FUN FRIDAY: Star Trek Original Series Set Tour

A little plug for a friend of a friend here. If you ever find yourself in Ticonderoga, New York (and I know, that’s a stretch) you’ll find tons of touristy things to do, most having to do with the Revolutionary War. However, if that’s not your cup of tea, you may want to visit the Star Trek Original Series Set Tour. From friends who have been there, I’m told it is categorically the best, most accurate reproduction of the original Star Trek sets from the 1960s. If you’ve ever dreamed of flying through the galaxy at warp factor 4, this has to be on your bucket list.

Here’s the story as I know it. Starting in the late 1990s, a group of dedicated Trek fans sought to create new episodes in the style of the old show. They did so with loving attention to detail and produced some extremely good work in the next 10 years, all self-funded and all without a shred of profit. They built sets from the original blueprints and spent untold hours poring over enlargements and screen captures to get everything perfect. With the exception of some 21st century technology to make things like lights and displays work more reliably, this is as close as you’re going to get to walking on those sets in 1967.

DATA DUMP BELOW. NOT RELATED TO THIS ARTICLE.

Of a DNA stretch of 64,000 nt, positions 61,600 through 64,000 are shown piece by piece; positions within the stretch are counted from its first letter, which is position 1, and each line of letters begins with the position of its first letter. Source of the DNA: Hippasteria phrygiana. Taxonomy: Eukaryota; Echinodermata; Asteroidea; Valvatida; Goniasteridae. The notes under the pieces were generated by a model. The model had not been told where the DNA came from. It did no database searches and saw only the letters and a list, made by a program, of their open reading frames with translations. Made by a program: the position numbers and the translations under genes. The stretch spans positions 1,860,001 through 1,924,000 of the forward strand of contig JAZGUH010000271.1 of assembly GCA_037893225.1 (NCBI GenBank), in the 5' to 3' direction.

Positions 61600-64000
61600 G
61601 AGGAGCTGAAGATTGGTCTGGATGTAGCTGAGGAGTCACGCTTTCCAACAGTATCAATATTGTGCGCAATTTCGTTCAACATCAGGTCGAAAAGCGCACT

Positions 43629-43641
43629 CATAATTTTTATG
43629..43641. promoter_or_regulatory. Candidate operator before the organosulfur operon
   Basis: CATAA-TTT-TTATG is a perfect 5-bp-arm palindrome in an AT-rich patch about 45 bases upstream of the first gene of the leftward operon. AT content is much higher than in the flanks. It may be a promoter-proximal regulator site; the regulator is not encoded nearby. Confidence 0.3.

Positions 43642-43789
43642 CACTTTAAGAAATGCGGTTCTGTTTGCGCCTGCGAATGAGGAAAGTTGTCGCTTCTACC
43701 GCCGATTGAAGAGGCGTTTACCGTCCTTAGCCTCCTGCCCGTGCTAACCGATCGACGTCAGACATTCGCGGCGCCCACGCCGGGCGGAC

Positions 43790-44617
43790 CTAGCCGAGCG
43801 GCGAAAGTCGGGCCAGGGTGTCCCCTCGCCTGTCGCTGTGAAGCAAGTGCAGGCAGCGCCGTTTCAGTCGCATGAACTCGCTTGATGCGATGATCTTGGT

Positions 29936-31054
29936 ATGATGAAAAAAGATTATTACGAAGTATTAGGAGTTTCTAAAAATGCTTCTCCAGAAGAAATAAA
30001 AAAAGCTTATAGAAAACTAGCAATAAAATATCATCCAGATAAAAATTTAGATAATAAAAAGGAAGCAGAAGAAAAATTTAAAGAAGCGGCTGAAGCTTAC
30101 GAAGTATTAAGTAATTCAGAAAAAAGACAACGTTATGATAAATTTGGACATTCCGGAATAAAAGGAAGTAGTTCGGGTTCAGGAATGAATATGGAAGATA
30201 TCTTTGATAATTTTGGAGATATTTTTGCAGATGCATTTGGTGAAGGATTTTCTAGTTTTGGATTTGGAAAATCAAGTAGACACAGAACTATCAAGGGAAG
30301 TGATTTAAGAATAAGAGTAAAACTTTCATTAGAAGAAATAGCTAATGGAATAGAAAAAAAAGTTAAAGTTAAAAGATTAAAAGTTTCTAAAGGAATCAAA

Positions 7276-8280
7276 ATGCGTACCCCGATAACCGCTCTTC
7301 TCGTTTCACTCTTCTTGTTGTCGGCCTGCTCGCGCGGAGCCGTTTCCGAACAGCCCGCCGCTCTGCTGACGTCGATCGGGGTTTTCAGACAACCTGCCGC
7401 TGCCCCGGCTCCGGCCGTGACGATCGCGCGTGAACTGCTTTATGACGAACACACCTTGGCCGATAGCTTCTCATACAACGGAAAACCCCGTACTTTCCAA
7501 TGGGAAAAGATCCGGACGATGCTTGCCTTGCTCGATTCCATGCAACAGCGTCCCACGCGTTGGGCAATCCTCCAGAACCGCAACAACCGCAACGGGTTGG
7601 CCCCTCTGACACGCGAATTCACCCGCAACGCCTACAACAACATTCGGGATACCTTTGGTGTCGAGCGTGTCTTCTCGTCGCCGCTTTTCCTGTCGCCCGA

The team who pulled off this amazing trick did it so well that they’re the only fan-made production to receive official approval from the Star Trek establishment. They’re now officially licensed. New video productions have stopped, but the sets still stand and are now a museum where you can take a tour for yourself. Yes, you have to find your way all the way to Ticonderoga NY, which means a flight to Burlington VT and a 1.5 hour drive, but if you’re serious about Trek you should at least consider it.

As I said, the folks who built these amazing sets are friends of friends of mine, so this is a bit of a shameless plug in their direction. The sets are permanent, and so you’re not likely to find them in any traveling exhibition. If you really want to see them, a plane ride is definitely in your future, unless you can find a transporter beam that can take you there.

About the Author

Stuart Sweet
Stuart Sweet is the editor-in-chief of The Solid Signal Blog and a "master plumber" at Signal Group, LLC. He is the author of over 9,000 articles and longform tutorials including many posted here. Reach him by clicking on "Contact the Editor" at the bottom of this page.